Studio Ghibli is home to some of the biggest names in anime. You have heard of director Hayao Miyazaki, director Isao Takahata, and (if you watch the Studio Ghibli credits closely) producer Toshio Suzuki. But you probably never heard of Steve Alpert, a studio executive for Studio Ghibli’s parents company, Takuma Shoten, a key figure in getting Studio Ghibli films released internationally, and the only gaijin (foreigner) in the company. This leaves him with experiences that could only be told by him. As the back cover states, “No one else could have written this book.” Even better, it’s an entertaining and insightful read.
For a quick synopsis, Alpert discusses his time when he was first hired by Toshi Suzuki to run Studio Ghibli’s international branch in the mid-1990s to the Academy Awards in 2003, when Spirited Away won Best Animated Feature. With this book being titled Sharing a House with the Never-Ending Man, Hayao Miyazaki is a huge part of this book. Alpert recounts the trips he made with Miyazaki to various film festivals, something that Miyazaki despised because all his time was stuck in interviews and press conferences. When he was not answering the same questions for hours on end, Miyazaki toured the area’s architecture and bought antiques. His taste buds only longed for Japanese food, though Miyazaki admitted the homemade Christmas feasts of France were very good.
But what makes this book so insightful for a film lover like me is Alpert going into detail about Tokuma Shoten, Disney, and Miramax. Tokuma Shoten’s CEO Yasuyoshi Tokmua is a huge figure in the book, and Alpert uses him to tell stories about Japanese corporate life. Alpert having to overcome a language and cultural barrier gives these stories an extra wrinkle you wouldn’t find in a business textbook. I should also give a shout out to Studio Ghibli’s unsung hero, Toshio Suzuki, whose incredible marketing knowledge made Ghibli’s films such commercial successes in Japan. This book shows you how much the side of business influences a film’s success (Fans of Sayaka from Keep Your Hands Off Eizouken! would know this very well). As for the Disney and Miramax side of things, I’ll let you read the book. I will say that it's a miracle that Princess Mononoke’s dub is any good. Having the film released uncut in the States is practically an act of god.
All this insight wouldn’t be nearly as memorable without Alpert’s witty narration. Turns out he’s a master of English and is able to give the facts and his opinions in equal measure. He’s also not afraid of being self-deprecating. Alpert recounts the time he lost Spirited Away’s Golden Bear statue and his embarrassing moments on TV. The author often goes into deep detail, giving you an itinerary of events that makes it feel like you’re there and give his accounts credibility.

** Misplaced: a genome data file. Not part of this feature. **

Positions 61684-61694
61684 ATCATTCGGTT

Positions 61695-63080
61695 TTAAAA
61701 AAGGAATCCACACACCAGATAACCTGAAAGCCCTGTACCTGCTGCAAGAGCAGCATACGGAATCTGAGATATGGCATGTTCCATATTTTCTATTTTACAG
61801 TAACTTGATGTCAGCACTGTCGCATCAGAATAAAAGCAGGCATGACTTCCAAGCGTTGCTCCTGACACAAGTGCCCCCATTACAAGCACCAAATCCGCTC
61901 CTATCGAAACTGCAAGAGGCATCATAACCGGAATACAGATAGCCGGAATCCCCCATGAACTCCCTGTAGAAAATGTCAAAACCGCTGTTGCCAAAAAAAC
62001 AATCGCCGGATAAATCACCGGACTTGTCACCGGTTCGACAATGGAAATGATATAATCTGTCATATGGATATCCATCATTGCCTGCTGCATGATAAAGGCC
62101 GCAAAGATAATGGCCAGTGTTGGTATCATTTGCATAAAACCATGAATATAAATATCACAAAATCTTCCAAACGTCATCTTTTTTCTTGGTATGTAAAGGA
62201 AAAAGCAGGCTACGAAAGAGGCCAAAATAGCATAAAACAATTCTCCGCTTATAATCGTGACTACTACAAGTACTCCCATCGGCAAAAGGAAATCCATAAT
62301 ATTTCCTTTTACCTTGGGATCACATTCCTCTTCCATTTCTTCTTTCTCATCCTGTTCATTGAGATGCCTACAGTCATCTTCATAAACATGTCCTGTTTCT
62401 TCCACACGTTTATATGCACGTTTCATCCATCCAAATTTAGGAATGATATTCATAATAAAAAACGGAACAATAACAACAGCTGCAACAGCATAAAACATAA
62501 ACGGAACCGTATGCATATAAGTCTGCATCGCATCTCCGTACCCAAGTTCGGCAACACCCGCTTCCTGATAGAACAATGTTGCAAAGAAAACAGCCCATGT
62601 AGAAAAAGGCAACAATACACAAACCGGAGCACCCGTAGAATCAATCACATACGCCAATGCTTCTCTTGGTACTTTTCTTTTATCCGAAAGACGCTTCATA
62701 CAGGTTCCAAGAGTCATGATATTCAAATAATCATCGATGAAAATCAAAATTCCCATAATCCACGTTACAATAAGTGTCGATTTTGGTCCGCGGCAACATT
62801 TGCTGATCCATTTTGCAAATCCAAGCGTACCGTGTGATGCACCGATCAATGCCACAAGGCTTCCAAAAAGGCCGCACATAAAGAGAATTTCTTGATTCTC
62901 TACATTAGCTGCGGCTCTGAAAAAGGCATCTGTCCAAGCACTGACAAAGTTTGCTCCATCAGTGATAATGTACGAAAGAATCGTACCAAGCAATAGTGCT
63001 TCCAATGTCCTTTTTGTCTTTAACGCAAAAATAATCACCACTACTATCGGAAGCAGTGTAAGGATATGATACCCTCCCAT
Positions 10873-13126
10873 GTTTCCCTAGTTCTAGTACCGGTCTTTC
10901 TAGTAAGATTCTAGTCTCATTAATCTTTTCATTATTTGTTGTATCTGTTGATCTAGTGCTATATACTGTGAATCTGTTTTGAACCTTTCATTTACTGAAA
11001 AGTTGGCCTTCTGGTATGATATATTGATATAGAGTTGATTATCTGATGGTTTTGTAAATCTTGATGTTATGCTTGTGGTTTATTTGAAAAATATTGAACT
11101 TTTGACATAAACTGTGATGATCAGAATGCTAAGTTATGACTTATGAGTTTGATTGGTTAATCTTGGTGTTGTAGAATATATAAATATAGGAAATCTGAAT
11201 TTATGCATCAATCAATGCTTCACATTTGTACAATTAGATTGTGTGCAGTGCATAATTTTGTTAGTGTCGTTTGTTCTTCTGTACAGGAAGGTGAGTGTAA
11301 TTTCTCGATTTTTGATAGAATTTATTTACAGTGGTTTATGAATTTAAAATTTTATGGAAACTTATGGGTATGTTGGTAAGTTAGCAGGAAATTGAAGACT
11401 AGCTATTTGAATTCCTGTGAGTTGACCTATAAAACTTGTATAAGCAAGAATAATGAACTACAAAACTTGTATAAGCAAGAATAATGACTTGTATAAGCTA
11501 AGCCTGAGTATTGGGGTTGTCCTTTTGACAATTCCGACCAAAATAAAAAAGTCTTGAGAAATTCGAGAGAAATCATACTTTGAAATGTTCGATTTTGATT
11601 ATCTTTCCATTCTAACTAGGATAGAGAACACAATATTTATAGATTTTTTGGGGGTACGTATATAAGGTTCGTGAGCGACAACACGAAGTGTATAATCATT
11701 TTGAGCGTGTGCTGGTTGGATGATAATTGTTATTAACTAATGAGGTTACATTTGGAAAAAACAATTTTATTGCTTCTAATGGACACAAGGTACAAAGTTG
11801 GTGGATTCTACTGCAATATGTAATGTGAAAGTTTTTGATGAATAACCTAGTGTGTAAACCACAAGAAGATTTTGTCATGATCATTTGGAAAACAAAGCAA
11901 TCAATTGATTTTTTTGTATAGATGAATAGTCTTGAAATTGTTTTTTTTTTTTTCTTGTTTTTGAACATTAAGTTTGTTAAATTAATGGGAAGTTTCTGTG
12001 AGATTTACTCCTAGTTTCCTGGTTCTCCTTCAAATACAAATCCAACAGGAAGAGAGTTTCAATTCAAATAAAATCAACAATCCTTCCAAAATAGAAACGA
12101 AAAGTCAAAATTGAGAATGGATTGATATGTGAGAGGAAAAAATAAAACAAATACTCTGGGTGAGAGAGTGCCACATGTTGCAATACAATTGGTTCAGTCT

I liked reading this so much I wish we learned more about what happened post-2003. He talks about how hard the art of voice acting for anime is, but doesn’t mention his appearance in The Wind Rises as Castorp. I guess it is a sign of a good book when you want more.
Sharing a House with the Never-Ending Man provides a unique view into Studio Ghibli, Japanese business, and the process of bringing anime to international audiences. I’m glad Steve Alpert shared his story, and wrote it with such insight and wit to boot.
This highly entertaining business memoir describes what it was like to work for Japan’s premiere animation studio, Studio Ghibli, and its reigning genius Hayao Miyazaki. Steve Alpert, a Japanese-speaking American, was the “resident foreigner” in the offices of Ghibli and its parent Tokuma Shoten and played a central role when Miyazaki’s films were starting to take off in international markets. Alpert describes hauling heavy film canisters of Princess Mononoke to Russia and California, experiencing a screaming Harvey Weinstein, dealing with Disney marketers, and then triumphantly attending glittering galas celebrating the Oscar-winning Spirited Away.
His one-of-a-kind portraits of Miyazaki and long-time producer Toshio Suzuki, and of sly, gruff, and brilliant businessman Yasuyoshi Tokuma, capture the hard work and artistry that have made Ghibli films synonymous with cinematic excellence. And as the lone gaijin in a demanding company run by some of the most famous and influential people in modern Japan, Steve Alpert tackles his own challenges of language and culture. No one else could have written this book.Add to CartLearn More